• BorderLinks
  • O’Odham Anti-Border Collective
  • Keep Tucson Together
  • Bond Fund

Click HERE to learn more about these organizations

Registration Fees:

Sliding scale: $35.00 – $200.00 for the week

Click HERE to register

There are a limited number of scholarships available for those who are unable to pay the registration fee. Please contact us at: azmigranttrail@gmail.com for more information.

Featured Speakers and their topics Include:

  • Guadalupe Castillo, Community Historian, Keep Tucson Together:”Broadening our Borderlands History”
  • Nellie Jo David, Co-Founder of the O’odham Anti-Border Collective:“O’odham Roots Run Deeper than Walls”
  • Todd Miller, celebrated border journalist and author:“In an Empire of Borders, Build Bridges, Not Walls”
  • Dan Millis, Borderlands Program Manager for Arizona’s Grand Canyon Chapter of the Sierra Club:“The Environmental Implications of Border Militarization”
  • Jessica Rodriguez, Lead Organizer, Southside Worker Center, “Living DACAmented”
  • Margo Cowan, Immigration Attorney and Community Leader:“Community Organizing and Legal Justice in the Borderlands”

Click HERE for the full speaker bio list.

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Migrant Trail 2020 Cancelled

Dear Friends and Supporters of the Migrant Trail:

It is with heavy hearts that we reach out to you today to inform you that we have made the difficult decision to cancel the Migrant Trail this year. In light of the recommendations regarding social distancing and travel in response to Covid-19, we feel it is in the best interest of our community that we do our part to #FlattenTheCurve and keep as many people at home as possible.

This year would have been our 17th year of bearing witness to the deaths on the border by walking together in the Arizona desert. We are currently planning an alternative experience during the week that we can invite all to attend virtually. It will include reflections, videos, testimonies, and photos. We will be posting information on our website, Facebook page, and via email to all participants.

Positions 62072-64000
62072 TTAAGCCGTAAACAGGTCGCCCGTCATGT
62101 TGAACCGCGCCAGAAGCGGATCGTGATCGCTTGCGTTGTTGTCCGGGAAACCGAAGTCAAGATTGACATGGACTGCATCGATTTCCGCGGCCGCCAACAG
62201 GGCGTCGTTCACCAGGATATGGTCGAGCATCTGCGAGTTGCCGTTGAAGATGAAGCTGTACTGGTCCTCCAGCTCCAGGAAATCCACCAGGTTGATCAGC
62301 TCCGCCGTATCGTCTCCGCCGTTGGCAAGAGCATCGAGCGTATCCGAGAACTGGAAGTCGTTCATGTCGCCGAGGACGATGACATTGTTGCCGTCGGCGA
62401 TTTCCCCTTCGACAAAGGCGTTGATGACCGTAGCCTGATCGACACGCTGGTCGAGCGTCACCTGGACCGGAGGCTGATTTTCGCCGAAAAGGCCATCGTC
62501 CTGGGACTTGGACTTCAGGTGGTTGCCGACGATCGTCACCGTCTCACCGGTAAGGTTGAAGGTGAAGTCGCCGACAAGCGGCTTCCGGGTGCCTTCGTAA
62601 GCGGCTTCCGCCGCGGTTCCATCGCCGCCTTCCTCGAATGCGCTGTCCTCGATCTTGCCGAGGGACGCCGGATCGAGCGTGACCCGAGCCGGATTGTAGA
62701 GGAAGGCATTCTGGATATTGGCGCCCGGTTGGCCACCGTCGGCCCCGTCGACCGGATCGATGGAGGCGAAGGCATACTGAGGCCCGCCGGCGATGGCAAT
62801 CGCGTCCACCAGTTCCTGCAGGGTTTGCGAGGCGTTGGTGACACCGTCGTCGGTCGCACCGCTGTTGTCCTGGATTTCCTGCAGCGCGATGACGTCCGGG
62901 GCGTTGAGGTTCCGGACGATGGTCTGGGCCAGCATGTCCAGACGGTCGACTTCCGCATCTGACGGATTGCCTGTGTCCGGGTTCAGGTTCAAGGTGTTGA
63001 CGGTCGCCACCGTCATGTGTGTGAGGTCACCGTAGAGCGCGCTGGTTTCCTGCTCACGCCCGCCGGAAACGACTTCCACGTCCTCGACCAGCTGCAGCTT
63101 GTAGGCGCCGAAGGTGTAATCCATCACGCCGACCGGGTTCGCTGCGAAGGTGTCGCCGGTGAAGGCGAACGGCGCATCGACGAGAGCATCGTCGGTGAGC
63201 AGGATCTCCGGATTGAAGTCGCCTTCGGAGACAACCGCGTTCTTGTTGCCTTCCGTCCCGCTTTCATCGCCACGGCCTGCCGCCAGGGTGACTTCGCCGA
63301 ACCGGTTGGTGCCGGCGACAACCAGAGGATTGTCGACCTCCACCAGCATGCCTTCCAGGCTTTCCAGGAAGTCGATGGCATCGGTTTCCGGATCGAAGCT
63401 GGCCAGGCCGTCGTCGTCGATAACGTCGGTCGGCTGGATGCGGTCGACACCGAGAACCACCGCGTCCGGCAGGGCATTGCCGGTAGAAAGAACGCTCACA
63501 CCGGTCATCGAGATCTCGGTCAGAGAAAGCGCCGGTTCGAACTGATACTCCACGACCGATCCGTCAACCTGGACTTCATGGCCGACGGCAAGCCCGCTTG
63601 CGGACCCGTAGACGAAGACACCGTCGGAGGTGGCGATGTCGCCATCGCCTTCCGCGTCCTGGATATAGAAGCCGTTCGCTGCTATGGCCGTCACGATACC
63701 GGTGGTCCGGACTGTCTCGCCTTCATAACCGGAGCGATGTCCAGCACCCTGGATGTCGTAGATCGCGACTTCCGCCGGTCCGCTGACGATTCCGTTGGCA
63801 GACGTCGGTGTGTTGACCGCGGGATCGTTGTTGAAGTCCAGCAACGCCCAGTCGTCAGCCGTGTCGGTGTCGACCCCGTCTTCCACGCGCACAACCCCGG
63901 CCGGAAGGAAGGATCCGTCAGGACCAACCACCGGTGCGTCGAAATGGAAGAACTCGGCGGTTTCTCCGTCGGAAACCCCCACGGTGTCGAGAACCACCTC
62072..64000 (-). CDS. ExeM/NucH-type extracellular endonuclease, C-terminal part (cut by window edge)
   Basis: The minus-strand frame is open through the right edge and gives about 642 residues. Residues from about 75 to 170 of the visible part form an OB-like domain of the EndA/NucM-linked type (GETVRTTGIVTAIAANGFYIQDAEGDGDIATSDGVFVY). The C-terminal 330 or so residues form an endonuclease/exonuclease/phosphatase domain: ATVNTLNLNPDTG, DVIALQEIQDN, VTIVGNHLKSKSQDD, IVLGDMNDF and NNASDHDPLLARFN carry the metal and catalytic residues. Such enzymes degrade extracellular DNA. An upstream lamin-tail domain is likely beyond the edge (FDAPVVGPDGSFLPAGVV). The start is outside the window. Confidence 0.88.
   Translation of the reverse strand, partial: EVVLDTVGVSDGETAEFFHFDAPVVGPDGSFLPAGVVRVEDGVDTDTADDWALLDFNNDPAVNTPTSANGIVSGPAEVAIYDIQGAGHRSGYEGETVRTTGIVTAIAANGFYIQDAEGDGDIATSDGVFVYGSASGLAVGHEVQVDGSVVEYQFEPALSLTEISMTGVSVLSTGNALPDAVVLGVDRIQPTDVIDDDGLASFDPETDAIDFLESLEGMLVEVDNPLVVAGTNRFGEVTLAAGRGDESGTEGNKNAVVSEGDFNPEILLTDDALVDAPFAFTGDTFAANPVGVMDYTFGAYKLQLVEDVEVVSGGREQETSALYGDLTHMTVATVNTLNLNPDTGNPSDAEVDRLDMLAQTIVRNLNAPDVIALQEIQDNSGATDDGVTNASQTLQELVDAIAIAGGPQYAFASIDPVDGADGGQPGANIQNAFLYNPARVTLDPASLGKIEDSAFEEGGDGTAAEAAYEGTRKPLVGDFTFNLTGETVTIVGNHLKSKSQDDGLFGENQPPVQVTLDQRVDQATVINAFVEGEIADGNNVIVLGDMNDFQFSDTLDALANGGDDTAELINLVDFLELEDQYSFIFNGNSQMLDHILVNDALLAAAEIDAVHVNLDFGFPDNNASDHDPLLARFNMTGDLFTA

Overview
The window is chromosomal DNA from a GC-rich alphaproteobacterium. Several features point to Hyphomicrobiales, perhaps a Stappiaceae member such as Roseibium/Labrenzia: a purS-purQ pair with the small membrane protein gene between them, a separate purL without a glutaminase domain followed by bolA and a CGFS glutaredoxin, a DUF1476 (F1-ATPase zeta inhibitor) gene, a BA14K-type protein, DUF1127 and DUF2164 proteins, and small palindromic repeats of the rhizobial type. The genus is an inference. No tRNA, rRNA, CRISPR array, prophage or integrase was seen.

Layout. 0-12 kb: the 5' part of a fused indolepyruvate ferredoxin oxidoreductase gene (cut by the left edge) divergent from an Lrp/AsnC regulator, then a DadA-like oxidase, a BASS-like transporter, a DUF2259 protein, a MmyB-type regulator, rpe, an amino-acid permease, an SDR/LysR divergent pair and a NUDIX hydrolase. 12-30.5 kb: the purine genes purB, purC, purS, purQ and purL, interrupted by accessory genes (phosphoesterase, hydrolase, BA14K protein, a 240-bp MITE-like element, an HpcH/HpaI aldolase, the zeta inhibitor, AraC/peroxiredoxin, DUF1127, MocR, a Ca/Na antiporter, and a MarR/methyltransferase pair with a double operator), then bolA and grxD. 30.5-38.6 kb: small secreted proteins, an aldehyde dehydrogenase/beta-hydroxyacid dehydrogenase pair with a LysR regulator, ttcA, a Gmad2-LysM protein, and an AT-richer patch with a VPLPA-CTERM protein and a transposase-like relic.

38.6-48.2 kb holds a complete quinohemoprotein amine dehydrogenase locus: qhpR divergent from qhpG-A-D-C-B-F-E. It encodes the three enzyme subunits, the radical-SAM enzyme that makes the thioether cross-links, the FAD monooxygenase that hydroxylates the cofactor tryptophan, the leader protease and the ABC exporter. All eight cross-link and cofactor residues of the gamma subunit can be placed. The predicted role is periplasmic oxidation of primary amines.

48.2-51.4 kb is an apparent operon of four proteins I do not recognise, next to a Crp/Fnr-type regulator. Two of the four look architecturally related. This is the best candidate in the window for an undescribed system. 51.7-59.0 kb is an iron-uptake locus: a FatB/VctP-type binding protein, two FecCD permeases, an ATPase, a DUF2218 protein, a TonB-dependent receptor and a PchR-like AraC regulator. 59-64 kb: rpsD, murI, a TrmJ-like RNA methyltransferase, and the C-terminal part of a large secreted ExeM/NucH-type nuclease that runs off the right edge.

We would like you to know what an incredibly difficult and heartbreaking decision this has been for us. We remain committed to walking in solidarity with our migrant sisters and brothers. We are experiencing a very challenging time right now, but if there is one thing that our 16 years of the Migrant Trail has taught us is that the journey is about making it together, helping each other along the way to ensure we all arrive as safely as possible.

From the Familia Migrant Trail to yours, we wish you the very best, and encourage you to stay safe as we walk these difficult times together as a global community, if not in person, very much in spirit.

En Solidaridad,
Migrant Trail Organizing Committee 2020

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Our Vision

The precarious reality of our borderlands calls us to walk. We are a spiritually diverse, multi-cultural group who walk together on a journey of peace to remember people, friends and family who have died, others who have crossed, and people who continue to come. We bear witness to the tragedy of death and of the inhumanity in our midst. Lastly, we make this sacred journey as a community, in defiance of the borders that attempt to divide us, committed to working together for the human dignity of all peoples.

La realidad precaria de nuestra frontera nos hace un llamado a caminar. Somos un grupo diverso en cultura y espíritu quienes caminamos juntos en una jornada de paz para recordar a nuestros compañeros, amigos y familiares: los que han muerto, los que han cruzado, y quienes continúan cruzando. Testificamos acerca de la tragedia de muerte e inhumanidad en nuestro medio. Finalmente, en comunidad, emprendemos un sendero sagrado en contra de estas fronteras que intentan dividirnos, comprometidos a luchar juntos por la dignidad de todos.